Purification and Characterization of UDP-Glucose : Curcumin Glucoside 1,6-Glucosyltransferase from Catharanthus roseus Cell Suspension Cultures

Catharanthus roseus cell suspension cultures converted exogenously added curcumin to a series of curcumin glucosides that possessed drastically enhanced water solubility. A cDNA clone encoding a glucosyltransferase responsible for glucosylation of curcumin to form curcumin 4′-O-glucoside was previously isolated, and in the present study a novel sugar–sugar glycosyltransferase, UDP-glucose:curcumin glucoside glucosyltransferase (UCGGT), was purified approximately 900-fold to apparent homogeneity from cultured cells of C. roseus. The purified enzyme (0.2% activity yield) catalyzed 1,6-glucosylation of curcumin 4′-O-glucoside to yield curcumin 4′-O-gentiobioside. The molecular weight and isoelectric point were estimated to be about 50 kDa and 5.2, respectively. The enzyme showed a pH optimum between 7.5 and 7.8. Both flavonoid 3-O– and 7-O-glucosides were also preferred acceptor substrates of the enzyme, whereas little activity was shown toward simple phenolic glucosides such as arbutin and glucovanillin, cyanogenic glucoside (prunasin) or flavonoid galactoside. These results suggest that UCGGT may also function in the biosynthesis of flavonoid glycosides in planta.

Here we describe the purification and characterization of the second enzyme, UDP-glucose:curcumin glucoside 1,6-glucosyltransferase, which we hereafter refer to as UCGGT. To our knowledge, this is the first report describing purification and characterization of a 1,6-glucosyltransferase acting upon phenolic glucosides.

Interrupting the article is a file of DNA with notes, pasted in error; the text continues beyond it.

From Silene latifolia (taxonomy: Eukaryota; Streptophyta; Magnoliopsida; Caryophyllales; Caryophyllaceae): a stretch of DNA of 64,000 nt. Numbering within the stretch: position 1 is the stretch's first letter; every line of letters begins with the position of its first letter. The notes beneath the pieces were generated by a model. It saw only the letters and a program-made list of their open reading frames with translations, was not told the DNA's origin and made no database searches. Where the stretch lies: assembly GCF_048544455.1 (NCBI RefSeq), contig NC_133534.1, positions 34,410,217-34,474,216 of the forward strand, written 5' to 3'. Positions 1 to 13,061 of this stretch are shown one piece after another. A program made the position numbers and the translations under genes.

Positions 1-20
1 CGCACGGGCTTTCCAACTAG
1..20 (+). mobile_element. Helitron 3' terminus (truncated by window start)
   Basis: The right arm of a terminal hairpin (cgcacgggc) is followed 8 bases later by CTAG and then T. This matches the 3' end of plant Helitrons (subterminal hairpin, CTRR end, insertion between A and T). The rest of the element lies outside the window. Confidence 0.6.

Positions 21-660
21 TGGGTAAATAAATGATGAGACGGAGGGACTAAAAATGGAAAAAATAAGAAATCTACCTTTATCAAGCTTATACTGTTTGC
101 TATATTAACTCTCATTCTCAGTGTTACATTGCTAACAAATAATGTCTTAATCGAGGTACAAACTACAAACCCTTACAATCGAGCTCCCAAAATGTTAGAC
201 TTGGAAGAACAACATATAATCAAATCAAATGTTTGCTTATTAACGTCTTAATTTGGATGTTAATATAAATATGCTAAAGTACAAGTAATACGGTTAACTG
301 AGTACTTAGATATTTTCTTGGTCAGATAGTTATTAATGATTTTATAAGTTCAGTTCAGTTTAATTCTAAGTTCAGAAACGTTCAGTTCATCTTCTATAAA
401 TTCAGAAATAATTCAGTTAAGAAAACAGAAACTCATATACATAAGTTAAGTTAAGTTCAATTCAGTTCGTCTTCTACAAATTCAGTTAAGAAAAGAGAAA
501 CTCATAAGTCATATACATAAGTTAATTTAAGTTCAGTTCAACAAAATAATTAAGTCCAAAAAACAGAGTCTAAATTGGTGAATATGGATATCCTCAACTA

Substrate specificity of UCGGT

Chemical structures of phenolic glycosides used as glucosyl acceptors to examine the substrate specificity of UCGGT.

The glucosyl acceptor specificity of UCGGT was examined using various phenolic glucosides. HPLC analysis revealed the formation of a product with higher water solubility than the substrate when flavonoid glucosides were used as acceptor substrates, whereas no such products were detected from other phenolic glucosides. A product peak detected when UCGGT was incubated with kaempferol 3-O-glucoside displayed a retention time and UV spectrum consistent with those of authentic kaempferol 3-O-gentiobioside. The products from quercetin 3-O-glucoside, myricetin 3-O-glucoside and luteolin 7-O-glucoside were also tentatively identified as their gentiobioside derivatives. Although these flavonoid metabolites could serve as UCGGT substrates, kinetic analysis revealed that Cmg was the most favorable acceptor substrate among those examined. Among the flavonoid derivatives tested, UCGGT exhibited appreciable activity toward kaempferol 3-O-glucoside and quercetin 3-O-glucoside, while the Km value and specific activity for luteolin 7-O-glucoside were almost 10-fold higher and 8-fold lower, respectively, than those for kaempferol 3-O-glucoside. UCGGT exhibited glycosyl transfer activity with UDP-galactose as a glycosyl donor substrate. Although the apparent Km for UDP-galactose was lower than that for UDP-glucose, the specific activity was only about a quarter of that for UDP-glucose. (Plant and Cell Physiology, Volume 48, Issue 11, November 2007, Pages 1635–1643)